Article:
By Russell Targ
On February 4, 1974, members of the Symbionese Liberation Army kidnapped nineteen-year-old newspaper heiress Patricia Hearst from her Berkeley, California apartment. Desperate to find her, the police called physicist Russell Targ and Pat Price, a psychic retired police commissioner. As Price turned the pages of the police mug book filled with hundreds of photos, suddenly he pointed to one of them and announced, “That’s the ringleader.” The man was Donald DeFreeze, who was indeed subsequently so identified. Price also described the type and location of the kidnap car, enabling the police to find it within minutes. That remarkable event is one reason Targ believes in ESP. Another occurred when his group made $120,000 by forecasting for nine weeks in a row the changes in the silver-commodity futures market
As a scientist, Targ demands proof. His experience is based on two decades of investigations at the Stanford Research Institute (SRI), which he cofounded with physicist Harold Puthoff in 1972. This twenty-million dollar program launched during the Cold War was supported by the CIA, NASA, the Defense Intelligence Agency, and Army and Air Force Intelligence. The experiments they conducted routinely presented results could have happened by chance less than once in a million. Targ describes four types of experiments:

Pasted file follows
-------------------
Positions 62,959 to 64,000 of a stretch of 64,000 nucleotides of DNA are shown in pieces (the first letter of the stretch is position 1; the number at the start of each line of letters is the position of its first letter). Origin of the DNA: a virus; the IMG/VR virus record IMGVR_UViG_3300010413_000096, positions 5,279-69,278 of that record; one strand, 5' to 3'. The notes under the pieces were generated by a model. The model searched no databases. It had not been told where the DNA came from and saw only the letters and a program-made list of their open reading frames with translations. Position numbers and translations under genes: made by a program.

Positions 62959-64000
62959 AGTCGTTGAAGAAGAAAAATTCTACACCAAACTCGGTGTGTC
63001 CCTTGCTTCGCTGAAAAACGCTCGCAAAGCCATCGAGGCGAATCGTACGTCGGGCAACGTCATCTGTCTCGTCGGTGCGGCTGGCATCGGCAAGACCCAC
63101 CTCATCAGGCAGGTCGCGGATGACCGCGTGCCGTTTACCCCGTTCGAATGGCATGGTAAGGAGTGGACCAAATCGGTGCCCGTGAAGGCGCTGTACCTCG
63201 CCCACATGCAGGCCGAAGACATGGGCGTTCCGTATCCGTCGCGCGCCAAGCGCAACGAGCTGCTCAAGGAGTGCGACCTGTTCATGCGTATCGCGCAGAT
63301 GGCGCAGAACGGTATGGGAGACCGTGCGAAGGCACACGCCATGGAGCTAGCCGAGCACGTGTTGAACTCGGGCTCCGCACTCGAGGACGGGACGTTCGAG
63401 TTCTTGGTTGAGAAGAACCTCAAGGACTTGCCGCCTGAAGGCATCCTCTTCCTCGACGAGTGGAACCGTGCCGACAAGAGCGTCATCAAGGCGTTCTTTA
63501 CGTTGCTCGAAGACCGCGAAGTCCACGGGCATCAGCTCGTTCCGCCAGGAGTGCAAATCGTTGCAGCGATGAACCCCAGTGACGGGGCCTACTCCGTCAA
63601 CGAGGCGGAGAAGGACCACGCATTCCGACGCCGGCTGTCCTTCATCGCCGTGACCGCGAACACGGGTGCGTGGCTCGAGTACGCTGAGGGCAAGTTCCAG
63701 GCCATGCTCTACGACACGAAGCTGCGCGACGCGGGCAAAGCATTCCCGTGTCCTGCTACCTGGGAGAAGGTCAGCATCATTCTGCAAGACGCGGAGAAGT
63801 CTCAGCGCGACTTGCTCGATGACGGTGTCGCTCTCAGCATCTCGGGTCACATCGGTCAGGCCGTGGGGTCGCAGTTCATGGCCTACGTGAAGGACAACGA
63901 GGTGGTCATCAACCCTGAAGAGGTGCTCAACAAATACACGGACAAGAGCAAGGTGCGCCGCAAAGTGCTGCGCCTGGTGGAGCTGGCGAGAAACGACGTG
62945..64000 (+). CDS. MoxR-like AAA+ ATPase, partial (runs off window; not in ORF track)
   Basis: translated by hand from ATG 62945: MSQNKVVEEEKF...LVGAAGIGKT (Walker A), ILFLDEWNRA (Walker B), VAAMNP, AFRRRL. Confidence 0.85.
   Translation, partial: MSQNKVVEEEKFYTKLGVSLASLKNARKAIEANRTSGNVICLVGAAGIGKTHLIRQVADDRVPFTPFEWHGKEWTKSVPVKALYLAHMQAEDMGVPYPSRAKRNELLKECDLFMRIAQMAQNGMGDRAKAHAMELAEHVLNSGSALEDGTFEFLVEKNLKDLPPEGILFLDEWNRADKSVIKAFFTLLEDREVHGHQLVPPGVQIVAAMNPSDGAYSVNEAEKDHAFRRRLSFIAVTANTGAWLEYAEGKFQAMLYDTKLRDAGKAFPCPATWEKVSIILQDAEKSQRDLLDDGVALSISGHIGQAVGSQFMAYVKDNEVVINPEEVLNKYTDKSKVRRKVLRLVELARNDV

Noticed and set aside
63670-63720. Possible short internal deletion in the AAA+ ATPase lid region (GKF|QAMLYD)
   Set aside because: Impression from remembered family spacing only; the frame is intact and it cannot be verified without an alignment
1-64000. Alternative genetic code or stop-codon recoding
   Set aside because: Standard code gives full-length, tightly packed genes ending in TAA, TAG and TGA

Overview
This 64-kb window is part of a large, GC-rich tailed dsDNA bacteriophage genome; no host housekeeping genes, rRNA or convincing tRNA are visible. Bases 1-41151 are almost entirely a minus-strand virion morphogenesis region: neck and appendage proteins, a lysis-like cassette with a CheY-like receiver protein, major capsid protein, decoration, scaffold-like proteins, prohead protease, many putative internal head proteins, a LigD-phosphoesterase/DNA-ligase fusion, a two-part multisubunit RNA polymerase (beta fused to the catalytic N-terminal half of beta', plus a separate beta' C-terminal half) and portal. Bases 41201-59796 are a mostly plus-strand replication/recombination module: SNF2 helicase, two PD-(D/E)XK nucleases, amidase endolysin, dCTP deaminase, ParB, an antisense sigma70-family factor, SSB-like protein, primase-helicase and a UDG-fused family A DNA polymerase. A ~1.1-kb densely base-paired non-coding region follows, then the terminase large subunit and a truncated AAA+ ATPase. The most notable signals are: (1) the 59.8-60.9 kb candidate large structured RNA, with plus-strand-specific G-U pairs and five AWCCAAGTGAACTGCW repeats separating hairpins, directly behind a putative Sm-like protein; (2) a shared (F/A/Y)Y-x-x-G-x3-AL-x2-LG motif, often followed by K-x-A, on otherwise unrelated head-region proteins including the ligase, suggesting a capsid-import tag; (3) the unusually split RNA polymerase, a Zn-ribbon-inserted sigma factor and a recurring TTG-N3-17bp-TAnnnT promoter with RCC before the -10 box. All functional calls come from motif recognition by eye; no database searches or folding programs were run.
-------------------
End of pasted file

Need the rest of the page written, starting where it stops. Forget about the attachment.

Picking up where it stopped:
Final chapters present evidence for survival after death; explain how ESP works based on the Buddhist/Hindu view of our selves as nonlocal, eternal awareness; discuss the ethics of exercising psychic abilities,and show us how to explore ESP ourselves. “I am convinced,” Targ says, “that most people can learn to move from their ordinary mind to one not obstructed by conventional barriers of space and time. Who would not want to try that?